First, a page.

The next week will be spent partying with Lexy. Apparently Adrian and Lexy and Torry have been planning and scheming for about a month now. Lexy showed up this afternoon on my doorstep, and I was in total shock. It was a complete surprise. I can't believe Adrian was able to keep the secret. He usually can NEVER keep a surprise/secret from me! What an awesome surprise!
Sunday, March 8, 2009
Living the "life of luxury" has been busy lately and I have gotten behind on blogging about a few of our adventures. A few weeks ago we visited one of the historical sites of the Caribbean, Brimstone Hill Fortress, here in St. Kitts. We saw some beautiful views from atop the hill, learned some history that has changed lives and nations, and had a fun outing with our good friends. And, the excitement didn't end there. A herd of goats ran down the hill and in front of our car as we drove home. We missed all but one, but it ran off so I don't think we killed it. The goat left its legacy on our new mini-van with not only some fur stuck to the front of the car, but also with scratches and dents and a broken blinker and light.
If you want to read some of the history behind the Fortress and St. Kitts, I'll include it at the bottom of the post.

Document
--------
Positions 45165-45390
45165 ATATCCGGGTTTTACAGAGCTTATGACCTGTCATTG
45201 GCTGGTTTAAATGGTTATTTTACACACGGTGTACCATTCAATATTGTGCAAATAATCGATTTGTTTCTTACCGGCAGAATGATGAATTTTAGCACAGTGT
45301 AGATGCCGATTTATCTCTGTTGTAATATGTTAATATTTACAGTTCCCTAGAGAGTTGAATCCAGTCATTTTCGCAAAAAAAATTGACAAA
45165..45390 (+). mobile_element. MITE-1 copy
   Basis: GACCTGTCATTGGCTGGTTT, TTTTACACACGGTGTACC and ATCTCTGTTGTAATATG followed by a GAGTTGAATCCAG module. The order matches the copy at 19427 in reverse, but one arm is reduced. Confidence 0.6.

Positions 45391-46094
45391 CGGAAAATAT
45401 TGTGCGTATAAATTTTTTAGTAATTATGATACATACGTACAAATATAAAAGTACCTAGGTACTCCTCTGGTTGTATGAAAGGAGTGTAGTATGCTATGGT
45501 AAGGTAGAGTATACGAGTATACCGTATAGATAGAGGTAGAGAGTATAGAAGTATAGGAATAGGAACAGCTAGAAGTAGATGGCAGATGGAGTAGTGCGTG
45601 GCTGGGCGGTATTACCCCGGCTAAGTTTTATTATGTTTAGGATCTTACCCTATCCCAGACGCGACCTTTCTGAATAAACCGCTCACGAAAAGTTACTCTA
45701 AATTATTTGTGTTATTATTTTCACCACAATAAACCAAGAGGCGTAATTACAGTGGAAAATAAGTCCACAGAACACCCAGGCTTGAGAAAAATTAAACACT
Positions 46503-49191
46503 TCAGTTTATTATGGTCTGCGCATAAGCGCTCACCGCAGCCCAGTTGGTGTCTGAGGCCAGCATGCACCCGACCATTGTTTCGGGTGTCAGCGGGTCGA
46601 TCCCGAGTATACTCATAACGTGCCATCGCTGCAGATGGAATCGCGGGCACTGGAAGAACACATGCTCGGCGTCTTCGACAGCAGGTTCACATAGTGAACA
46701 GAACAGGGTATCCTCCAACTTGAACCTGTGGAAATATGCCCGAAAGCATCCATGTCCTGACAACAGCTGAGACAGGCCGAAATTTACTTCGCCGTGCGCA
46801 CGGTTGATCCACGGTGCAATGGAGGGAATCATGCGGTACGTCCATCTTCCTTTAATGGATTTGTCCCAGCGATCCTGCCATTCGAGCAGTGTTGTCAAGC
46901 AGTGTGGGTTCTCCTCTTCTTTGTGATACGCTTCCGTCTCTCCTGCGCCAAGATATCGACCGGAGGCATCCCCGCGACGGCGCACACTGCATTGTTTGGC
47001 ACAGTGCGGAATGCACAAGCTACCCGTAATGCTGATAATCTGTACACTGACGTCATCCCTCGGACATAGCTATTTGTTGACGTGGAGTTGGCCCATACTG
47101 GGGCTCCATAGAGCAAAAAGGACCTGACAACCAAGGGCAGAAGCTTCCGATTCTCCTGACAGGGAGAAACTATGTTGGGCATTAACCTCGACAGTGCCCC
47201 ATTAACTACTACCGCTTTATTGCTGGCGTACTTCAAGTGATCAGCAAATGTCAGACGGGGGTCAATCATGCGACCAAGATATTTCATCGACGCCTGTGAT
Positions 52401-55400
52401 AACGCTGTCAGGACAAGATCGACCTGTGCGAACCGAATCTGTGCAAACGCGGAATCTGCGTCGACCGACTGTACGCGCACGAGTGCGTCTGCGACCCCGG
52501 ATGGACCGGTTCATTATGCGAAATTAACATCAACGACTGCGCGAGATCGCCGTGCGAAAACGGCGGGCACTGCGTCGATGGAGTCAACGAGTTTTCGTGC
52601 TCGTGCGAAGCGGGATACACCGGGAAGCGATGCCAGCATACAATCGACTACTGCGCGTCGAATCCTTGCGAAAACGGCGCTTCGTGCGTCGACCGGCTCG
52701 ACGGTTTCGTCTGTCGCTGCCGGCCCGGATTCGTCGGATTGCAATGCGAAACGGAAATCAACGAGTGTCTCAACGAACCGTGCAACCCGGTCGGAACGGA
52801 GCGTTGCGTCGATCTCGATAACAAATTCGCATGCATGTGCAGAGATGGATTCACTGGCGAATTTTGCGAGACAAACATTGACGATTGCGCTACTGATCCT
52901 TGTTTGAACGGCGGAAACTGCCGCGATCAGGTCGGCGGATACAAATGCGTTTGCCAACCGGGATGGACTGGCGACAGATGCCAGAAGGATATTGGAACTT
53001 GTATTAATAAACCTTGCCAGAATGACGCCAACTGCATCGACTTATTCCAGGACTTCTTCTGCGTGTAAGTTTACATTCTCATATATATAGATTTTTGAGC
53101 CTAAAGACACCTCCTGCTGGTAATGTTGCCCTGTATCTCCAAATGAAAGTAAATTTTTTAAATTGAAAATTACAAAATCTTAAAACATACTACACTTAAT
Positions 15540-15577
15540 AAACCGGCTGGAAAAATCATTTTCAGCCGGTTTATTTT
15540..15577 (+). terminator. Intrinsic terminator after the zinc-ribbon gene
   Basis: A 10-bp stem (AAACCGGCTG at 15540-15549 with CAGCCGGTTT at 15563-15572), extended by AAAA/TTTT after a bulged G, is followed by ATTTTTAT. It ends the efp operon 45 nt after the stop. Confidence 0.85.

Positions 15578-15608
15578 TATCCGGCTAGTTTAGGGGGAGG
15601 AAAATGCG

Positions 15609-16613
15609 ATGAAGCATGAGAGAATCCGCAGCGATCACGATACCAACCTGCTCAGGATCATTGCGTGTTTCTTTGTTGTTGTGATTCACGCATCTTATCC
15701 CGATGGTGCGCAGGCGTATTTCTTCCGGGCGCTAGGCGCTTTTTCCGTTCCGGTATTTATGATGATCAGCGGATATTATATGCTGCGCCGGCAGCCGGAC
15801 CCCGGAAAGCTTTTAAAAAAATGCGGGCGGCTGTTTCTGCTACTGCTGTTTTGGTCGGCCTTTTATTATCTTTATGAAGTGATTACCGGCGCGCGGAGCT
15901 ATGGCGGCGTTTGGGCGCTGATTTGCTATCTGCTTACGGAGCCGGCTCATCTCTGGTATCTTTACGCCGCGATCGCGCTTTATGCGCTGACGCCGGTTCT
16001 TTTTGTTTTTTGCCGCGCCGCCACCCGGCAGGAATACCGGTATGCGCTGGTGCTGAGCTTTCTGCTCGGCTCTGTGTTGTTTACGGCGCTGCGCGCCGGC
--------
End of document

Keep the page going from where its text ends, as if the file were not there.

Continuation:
Brimstone Hill Fortress is a fort built by the English and French, who shared the island for many years. It was built in the late 1600’s through most of the 1700’s as the largest and most complete military structure in the Caribbean.
Before this time, in the early 1600’s, French and English settlers staged a surprise attack on the native Carib Indians and exterminated the entire population of Cannibalistic people that once inhabited the island.
There was then a 300 year battle for supremacy between France, Britain, Holland and Spain, and Brimstone changed hands many times as these countries fought for control of the island. During this time, African people were brought in as slaves, and this was when the plantation industry, based on sugar cane and slavery, flourished and great wealth was made by plantation owners. Almost all of the local people in St. Kitts/Nevis are descendants of these African slaves.
The sugar industry ended in St. Kitts about 5 years ago, when the government decided that they would soon be "forced" out of the market, because sugar is now cheaper to produce from beets, etc. than sugar cane. A lot of local people who had worked in the sugar fields their entire life lost their jobs, and it was about that time that the Marriott Resort was built here, which changed the entire industry of the island to tourism.